Meet the Appaloosa:
Spotted horses have been depicted by prehistoric man on cave wall paintings found throughout the ancient world. In North America, the Nez Perce tribe preserved the unique coat pattern of their horses, descendants of Spanish bred horses, while developing a sturdy and tractable breed. The Appaloosa with its romantic (and somewhat sad) history has captured the hearts of many modern horse lovers. It’s this love of the horse and its lore that first inspired breeders to preserve this distinctive breed.
Color and Markings:
- Blanket Pattern-the haunches are all white or are speckled with white or dark spots.
- Leopard Pattern-the body is mainly white, with dark leopard spots.
- Snowflake-the body is dark with white flecks, especially over the haunches.
- Marbleized-white and dark hairs mingle to create a mottled appearance.
- Frost-white hairs create flecks throughout a dark coat color.
Solid colored Appaloosa horses may be 'appendix registered' since they many carry the gene for a coat pattern, but not exhibit that pattern themselves. The manes and tails of most Appaloosas is very sparse and the sclera around the eye is white, areas thinly haired skin such as the muzzle are mottled and the hooves are often striped, white and dark.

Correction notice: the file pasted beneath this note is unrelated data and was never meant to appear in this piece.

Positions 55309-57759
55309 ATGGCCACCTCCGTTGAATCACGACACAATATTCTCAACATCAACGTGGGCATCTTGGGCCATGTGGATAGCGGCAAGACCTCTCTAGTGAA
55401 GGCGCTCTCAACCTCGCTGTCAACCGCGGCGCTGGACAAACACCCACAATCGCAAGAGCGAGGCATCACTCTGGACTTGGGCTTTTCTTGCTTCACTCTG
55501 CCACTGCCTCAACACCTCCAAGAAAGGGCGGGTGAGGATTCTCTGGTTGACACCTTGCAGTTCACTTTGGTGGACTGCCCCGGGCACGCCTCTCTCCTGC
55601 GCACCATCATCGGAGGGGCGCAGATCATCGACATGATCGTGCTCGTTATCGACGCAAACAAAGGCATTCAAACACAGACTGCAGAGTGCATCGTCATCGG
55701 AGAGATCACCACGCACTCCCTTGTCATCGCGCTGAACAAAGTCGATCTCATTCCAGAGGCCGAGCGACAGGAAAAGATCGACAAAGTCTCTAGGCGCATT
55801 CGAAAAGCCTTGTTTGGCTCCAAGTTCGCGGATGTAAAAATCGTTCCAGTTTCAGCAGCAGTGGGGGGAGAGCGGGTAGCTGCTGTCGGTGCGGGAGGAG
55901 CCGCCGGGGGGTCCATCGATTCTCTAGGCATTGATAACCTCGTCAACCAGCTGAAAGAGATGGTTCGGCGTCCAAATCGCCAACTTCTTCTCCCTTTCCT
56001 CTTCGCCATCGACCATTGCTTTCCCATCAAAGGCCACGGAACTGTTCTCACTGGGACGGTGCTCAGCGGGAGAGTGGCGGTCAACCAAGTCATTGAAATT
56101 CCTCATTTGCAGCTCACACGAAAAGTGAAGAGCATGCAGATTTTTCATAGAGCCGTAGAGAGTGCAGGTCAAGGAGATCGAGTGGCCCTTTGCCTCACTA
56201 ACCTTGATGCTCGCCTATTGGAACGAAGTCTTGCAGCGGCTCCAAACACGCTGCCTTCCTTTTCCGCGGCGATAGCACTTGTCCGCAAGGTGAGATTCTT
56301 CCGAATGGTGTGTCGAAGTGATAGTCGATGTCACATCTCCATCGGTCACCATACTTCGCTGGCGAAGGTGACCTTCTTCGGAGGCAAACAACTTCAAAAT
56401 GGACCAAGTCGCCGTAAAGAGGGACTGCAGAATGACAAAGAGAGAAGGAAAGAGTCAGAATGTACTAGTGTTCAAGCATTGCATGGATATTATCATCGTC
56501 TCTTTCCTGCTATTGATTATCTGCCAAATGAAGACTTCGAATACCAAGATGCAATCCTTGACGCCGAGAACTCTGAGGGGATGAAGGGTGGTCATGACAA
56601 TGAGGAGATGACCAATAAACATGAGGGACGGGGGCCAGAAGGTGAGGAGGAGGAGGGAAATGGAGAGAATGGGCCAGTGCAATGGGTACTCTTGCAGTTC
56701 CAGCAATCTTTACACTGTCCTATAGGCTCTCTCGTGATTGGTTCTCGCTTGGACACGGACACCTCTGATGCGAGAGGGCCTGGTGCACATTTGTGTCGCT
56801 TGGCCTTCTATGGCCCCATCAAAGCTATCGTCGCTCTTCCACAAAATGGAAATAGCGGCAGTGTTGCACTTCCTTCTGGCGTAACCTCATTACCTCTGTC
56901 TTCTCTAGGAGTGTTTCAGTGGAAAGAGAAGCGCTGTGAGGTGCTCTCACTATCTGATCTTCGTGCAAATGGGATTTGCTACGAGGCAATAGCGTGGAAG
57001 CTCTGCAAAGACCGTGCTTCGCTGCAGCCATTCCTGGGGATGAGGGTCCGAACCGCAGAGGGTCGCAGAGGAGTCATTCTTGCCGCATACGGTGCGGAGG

History and Origins:
During the Depression years, interest in the breed revived and the few surviving horses were used to create the foundation of the breed. The Appaloosa Horse club was created in 1938. Since then, the Appaloosa Horse has become the third largest breed registry in the world.
Appaloosa Champions and Celebrities:
One of the more notable foundation stallions is Red Eagle. Red Eagle was actually part Arabian, as it was common to breed to other light horse breeds in an effort to recover the Appaloosa breed. Red Eagle is found in many Appaloosa pedigrees today.
Sundance F500 was a leopard spotted Appaloosa stallion foaled in 1933. His descendants continue to exhibit this beautiful coat pattern. Sundance's pedigree contains horses of Thoroughbred and Mustang breeding.
Knobby is the antecedent of the Toby line of Appaloosas and recognized as a foundation sire. The breeder's herd was not affected by the Government confiscation so was an important contributor of foundation stock for the breed.